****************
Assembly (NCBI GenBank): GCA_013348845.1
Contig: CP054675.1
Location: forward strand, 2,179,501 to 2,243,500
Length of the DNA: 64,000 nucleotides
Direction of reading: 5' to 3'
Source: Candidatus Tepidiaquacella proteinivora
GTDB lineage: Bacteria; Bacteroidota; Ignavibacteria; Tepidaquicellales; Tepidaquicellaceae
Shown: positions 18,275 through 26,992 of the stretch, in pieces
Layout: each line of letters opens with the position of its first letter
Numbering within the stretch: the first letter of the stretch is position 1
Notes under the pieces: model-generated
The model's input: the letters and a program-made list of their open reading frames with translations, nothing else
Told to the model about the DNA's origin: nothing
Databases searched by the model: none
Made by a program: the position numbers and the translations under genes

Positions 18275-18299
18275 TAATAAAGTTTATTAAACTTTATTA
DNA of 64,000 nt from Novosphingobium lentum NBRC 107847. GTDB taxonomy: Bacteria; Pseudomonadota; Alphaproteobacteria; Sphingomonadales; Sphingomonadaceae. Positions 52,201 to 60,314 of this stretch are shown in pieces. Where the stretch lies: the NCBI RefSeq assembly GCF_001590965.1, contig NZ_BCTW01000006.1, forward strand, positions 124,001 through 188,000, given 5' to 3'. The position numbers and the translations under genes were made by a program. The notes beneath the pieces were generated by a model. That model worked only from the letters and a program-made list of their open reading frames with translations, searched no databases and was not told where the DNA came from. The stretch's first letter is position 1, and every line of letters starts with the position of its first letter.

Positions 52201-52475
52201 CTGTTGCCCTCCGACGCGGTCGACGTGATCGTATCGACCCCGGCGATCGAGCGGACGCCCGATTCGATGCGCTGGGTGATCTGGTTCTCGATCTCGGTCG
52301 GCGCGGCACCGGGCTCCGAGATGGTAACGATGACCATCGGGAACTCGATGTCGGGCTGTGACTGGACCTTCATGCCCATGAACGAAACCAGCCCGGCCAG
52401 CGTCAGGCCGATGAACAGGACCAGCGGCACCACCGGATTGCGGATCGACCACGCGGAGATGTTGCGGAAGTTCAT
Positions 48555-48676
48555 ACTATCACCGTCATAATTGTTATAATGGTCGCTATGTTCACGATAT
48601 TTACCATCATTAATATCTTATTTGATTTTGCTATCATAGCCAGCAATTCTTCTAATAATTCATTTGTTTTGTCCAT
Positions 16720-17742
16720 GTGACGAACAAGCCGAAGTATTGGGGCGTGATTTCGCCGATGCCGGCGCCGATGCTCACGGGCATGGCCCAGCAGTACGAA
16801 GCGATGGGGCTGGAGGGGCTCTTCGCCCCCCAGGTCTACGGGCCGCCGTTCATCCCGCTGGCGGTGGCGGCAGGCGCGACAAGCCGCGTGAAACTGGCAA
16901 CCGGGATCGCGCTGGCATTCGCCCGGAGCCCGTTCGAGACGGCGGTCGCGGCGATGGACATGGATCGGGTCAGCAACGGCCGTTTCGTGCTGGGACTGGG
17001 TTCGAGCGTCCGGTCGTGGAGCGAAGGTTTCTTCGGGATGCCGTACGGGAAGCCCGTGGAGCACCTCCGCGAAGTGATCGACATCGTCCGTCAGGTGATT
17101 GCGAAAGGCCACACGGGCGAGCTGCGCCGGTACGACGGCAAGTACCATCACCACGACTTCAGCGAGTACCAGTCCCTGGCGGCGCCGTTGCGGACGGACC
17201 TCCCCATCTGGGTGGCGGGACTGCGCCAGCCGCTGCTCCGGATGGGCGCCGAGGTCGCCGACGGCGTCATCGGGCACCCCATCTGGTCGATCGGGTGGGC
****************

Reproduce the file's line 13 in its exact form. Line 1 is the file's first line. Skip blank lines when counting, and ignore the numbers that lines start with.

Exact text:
Told to the model about the DNA's origin: nothing